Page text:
Wednesday, January 23, 2013

Ayn Rand & Epistemology 28

Analytic-Synthetic Dichotomy 1: Intro. From the confusions of Rand's theory of definitions we descend into the incoherencies of Peikoff's criticism of the analytic-synthetic dichotomy. Hardly the most agreeable of tasks, but it's time someone took a critical eye on the Peikoff's main contribution to Objectivist epistemology.

Wikipedia explains the analytic-synthetic dichotomy as follows:
The analytic–synthetic distinction (also called the analytic–synthetic dichotomy) is a conceptual distinction, used primarily in philosophy to distinguish propositions into two types: analytic propositions and synthetic propositions. Analytic propositions are true by virtue of their meaning, while synthetic propositions are true by how their meaning relates to the world.[1] However, philosophers have used the terms in very different ways. Furthermore, philosophers have debated whether there is a legitimate distinction.
The first problem we confront in Peikoff's essay is the following claim:

The tenets underlying [the analytic-synthetic dichotomy] permeate our intellectual atmosphere like the germs of an epistemological black plague waiting to infect and cut down any idea that claims the support of conclusive logical argumentation, a plague that spreads subjectivism and conceptual devastation in its wake.

This plague is ... accepted, in some form, by virtually every influential contemporary philosopher -- pragmatist, logical positivist, analyst and existentialist alike.... The theory ... penetrates every corner of our culture, reaching, directly or indirectly, into every human life, issue and concern. It's carriers are many, its forms subtly diverse, its basic causes complex and hidden -- and its early symptoms prosaic and seemingly benign. But it is deadly. [IOTE, 89]
All of these claims are, of course, grossly implausible. Most people neither care about nor even comprehend the analytic-synthetic dichotomy. Nor is it true that "virtually every influential contemporary philosopher" accepts the theory "in some form." I'm no expert in contemporary philosopher, but even I know that Willard Quine's essay "Two Dogmas of Empiricism," which attacks the analytic-synthetic dichotomy, is one of the most influential philosophy papers of the 20th century. Quine's essay was published 1951, more than fifteen years before Peikoff's attack on the analytic-synthetic dichotomy appeared in The Objectivist. Peikoff's assertion that "virtually every influential contemporary philosopher" accepts the theory suggests that Peikoff either (1) had never read Quine's essay; or (2) that he is just making things up for rhetorical effect.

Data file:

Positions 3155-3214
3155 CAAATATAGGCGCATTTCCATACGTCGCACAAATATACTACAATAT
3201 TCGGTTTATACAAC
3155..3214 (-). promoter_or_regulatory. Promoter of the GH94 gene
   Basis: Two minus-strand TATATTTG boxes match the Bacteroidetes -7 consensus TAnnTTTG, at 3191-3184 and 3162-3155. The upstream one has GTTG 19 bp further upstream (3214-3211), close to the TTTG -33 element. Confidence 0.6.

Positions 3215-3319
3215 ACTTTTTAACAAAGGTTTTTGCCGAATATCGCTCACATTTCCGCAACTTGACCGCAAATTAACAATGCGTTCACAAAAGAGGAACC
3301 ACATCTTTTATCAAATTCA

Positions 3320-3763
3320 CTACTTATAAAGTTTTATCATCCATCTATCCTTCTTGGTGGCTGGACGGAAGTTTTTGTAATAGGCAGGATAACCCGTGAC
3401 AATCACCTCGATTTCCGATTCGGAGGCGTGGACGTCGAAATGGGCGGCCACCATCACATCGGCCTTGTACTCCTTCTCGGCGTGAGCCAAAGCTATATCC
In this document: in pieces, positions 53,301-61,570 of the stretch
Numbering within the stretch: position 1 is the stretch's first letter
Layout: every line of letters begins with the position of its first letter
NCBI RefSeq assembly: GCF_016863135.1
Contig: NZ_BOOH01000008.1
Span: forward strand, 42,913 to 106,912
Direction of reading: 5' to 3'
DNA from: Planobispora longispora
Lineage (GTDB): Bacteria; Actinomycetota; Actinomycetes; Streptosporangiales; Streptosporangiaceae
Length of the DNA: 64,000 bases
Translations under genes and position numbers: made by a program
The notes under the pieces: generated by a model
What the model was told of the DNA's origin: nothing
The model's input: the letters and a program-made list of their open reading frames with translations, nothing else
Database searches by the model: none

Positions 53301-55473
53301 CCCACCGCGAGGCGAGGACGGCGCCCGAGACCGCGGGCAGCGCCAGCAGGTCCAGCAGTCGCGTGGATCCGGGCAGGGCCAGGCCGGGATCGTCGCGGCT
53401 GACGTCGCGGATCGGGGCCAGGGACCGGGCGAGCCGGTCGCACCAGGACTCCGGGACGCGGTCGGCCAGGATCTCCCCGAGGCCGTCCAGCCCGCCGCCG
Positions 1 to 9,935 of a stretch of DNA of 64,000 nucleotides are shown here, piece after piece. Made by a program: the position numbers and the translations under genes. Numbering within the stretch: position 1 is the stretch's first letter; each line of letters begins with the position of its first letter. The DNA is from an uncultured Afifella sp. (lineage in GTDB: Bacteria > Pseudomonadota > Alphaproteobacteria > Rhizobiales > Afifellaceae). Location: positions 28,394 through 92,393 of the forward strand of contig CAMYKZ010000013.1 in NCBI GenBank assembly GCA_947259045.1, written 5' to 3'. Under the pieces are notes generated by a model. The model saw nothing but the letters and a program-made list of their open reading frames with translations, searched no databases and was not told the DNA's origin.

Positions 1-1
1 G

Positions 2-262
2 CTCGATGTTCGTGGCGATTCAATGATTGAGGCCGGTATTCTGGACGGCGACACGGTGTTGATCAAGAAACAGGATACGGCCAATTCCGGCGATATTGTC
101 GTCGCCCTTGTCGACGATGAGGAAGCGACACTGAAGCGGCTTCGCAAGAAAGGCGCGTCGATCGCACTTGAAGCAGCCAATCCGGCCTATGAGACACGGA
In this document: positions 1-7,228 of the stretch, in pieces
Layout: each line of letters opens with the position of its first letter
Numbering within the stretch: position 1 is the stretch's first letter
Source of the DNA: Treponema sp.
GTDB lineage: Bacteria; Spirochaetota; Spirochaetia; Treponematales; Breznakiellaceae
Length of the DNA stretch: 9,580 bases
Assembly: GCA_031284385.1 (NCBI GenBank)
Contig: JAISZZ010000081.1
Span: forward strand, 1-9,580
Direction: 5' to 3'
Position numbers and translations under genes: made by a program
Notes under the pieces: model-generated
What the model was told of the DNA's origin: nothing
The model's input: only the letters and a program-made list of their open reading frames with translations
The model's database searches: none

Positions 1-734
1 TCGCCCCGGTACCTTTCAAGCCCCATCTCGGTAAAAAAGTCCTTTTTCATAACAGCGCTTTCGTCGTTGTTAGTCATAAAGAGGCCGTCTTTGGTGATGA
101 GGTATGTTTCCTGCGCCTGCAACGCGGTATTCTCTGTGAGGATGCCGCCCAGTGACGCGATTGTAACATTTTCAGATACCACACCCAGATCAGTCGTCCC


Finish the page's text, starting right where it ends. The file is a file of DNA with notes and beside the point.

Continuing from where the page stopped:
Why does Peikoff attack the analytic-synthetic dichotomy? There are several reasons, but the main one stems from Rand's fondness for definitions and tautologies, i.e., for "analytic" truths. The analytic-synthetic dichotomy exposes the triviality and empirical vacuity of analytic statements; therefore, Peikoff had to be sent, pen in hand, to vanquish it. It is important not to get sidetracked by Peikoff's bold assertions about the horrors of the ASD. It's all nonsense and window dressing. What's really at issue is the Objectivist view of the relation between logic and fact and Rand's naive belief that tautologies such as existence exists and A is A constitute significant insights into the nature of reality.

1 comment:

Vince said...

The reason that Objectivism attacks the analytic-synthetic dichotomy is because it underpins all of Kant's works.

Kant basically takes a "hole" he finds in his analytic-synthetic distinction to determine that the mind has a necessary structure of its own (in order to explain how we can arrive at a priori synthetic judgments). He then develops his philosophy by determining his Categories, i.e. the innate structures of the mind that influence any object before we become aware of it.

Kant's Transcendental Idealism (his so-called "Copernican Revolution") was to say, "human reason has its limits, and thus we have to abandon the search for certain knowledge of 'true' reality for certain knowledge of the mind's innate structure." In other words, "stop worrying about the world 'out there', we can only be certain of the operations of our own minds."

Pre-Kantian philosophers searched for the true nature of reality and whether or not we could know anything about it. Kant answered "no, we can't" and most later philosophers have adopted his consciousness-as-primary standpoint.

Whether or not you agree with Objectivism's stance on the analytic-synthetic distinction, it is a logical conclusion to be drawn from its existence-as-primary philosophy.